I saw a little sparrow today outside my office, in the dirty courtyard where the rats usually run. It’s not a pretty place. It’s all concrete with puddles of slimy green water, and a corner where garbage is collected. I see rats running around there on a regular basis. But today there was a sparrow chirping away on a low wall. If that sparrow can fling her frail song, her pure melody, into that bleak air, then what’s to stop me? Especially when it is not for my sake, but for Thy sake.


Confronted in the Pew June 2, 2008

Filed under: Uncategorized — Jen @ 10:06 pm

There is a group of street boys who hang out outside my office everyday, guarding cars of patrons of the café beneath the office. Because I see them everyday on my way in and out of the office, I’ve been able to develop relationships with some of them.

N is my least favorite but the one I’ve known the longest. He is about 15 years old and has absolutely no shame in asking for things. He knows I won’t give him anything, but that never stops him from hassling me. Not only is he the most annoying, but he is also the one I trust the least. He smiles constantly, not a joyful smile but one that takes pride in bothering others. Unlike the other boys, I see him everywhere in town. He guards cars at the big South African supermarket and at the pool/restaurant club near my house. He once showed up at a colleague’s door requesting money. He followed me almost home one time when I stayed with my Mozambican family, and I always fear he will someday follow me to my current home. I think he is physically harmless, but he is annoying and creepy and manipulative and I’m never happy to see him anywhere in town.

Yesterday morning in church, during a song where we go around and shake hands, I looked to my left across the aisle and saw N’s elfish grin. The last place I expected or wanted to see him, and there he was waving at me and laughing.

I should have been happy to see him there enjoying worship. I should be praying for him and the other boys all the time. But I rarely think of it. Instead I thought, “Oh no, what is he doing here? I don’t want him to be here.” Why not? Because his very presence in church challenges my attitude toward him, forces me to think of what it means to love my neighbor and to care for orphans, forces me to consider how God views him. When he’s on the street, I can ignore all of that or even pretend that I’m doing better than others who ignore these boys altogether or treat them badly. But when he’s sitting in nearly the same pew as me at church, I need to treat him as I would anyone else sitting in that room.

Last week I preached about Jesus telling the disciples that they need to become like children to enter the kingdom of heaven. To humble themselves to the status of a child, which at that time in history, was the lowest on the totem pole, definitely pre-UN Declaration on the Rights of the Child. I challenged the congregation to think of the lowest in society here – I mentioned those with AIDS and street children. Could they humble themselves to that level? Would they welcome them into their community?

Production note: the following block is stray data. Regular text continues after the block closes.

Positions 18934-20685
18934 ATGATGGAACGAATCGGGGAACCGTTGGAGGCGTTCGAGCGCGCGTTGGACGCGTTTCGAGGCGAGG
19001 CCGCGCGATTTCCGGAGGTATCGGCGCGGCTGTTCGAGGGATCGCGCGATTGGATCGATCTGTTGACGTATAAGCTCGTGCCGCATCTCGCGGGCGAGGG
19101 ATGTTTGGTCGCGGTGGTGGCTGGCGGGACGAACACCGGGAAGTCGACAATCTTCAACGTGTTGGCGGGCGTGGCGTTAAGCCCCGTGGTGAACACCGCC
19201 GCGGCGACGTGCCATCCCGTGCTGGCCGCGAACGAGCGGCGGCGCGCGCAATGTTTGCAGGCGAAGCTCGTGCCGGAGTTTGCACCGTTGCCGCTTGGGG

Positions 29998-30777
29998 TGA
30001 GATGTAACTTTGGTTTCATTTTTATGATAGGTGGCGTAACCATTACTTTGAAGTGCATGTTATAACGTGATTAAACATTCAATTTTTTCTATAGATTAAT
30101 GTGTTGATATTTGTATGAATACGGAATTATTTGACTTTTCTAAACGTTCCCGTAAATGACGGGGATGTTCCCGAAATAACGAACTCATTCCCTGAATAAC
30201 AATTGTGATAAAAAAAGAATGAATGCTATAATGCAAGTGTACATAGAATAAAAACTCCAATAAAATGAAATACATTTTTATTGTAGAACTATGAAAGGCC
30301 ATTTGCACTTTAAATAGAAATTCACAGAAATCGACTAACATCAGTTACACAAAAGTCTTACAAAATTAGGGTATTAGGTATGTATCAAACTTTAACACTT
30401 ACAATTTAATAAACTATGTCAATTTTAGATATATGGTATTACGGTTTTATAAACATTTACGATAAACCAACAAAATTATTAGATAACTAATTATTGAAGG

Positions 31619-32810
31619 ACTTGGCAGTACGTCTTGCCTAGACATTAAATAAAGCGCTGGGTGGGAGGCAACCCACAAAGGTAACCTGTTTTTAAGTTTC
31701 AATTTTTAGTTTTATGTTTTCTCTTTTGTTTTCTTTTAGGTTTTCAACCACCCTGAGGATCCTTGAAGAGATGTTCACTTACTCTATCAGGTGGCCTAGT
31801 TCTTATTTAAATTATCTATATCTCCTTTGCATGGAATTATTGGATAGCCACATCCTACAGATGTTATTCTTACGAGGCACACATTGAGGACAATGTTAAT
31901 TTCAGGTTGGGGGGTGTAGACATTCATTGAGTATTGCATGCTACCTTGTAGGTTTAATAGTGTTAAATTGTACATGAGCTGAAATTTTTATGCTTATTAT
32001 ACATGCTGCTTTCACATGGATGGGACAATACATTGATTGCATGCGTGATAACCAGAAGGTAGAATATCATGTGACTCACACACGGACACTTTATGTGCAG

Can I humble myself to that level? Can I welcome them into my community? AIDS victims? No problem. Street kids who regularly hassle me? Ummm… It’s very difficult to admit that I think I’m better than N or any of the other street boys. It’s a little less difficult but still not very nice to admit that I don’t want him in my community. And it’s a small community. I don’t go to a church of several hundred or a thousand people where it’s easy to ignore the not-so-loveable people.

Yesterday’s sermon was on the Parable of the Great Banquet in which everyone who was invited to the banquet had an excuse not to attend. Then the host sent his servants out into the streets to invite the poor, the crippled, the blind, and the lame. With N sitting across the aisle, it was hard for me not to hear the message painfully clearly.

I’d love to say my heart completely changed toward N yesterday. I’d love to say that I’m going to have a completely different relationship with him and the other street boys now. Instead, I’m left in some turmoil. My eyes and heart have definitely been opened. And I don’t like being confronted with junk in my attitude. I still don’t like N, and I wonder if that can change, but I know I need to love him. I know in the coming days and weeks I will be chewing on what community means, what welcoming means, and how to seriously take these commands that Jesus teaches throughout the Bible.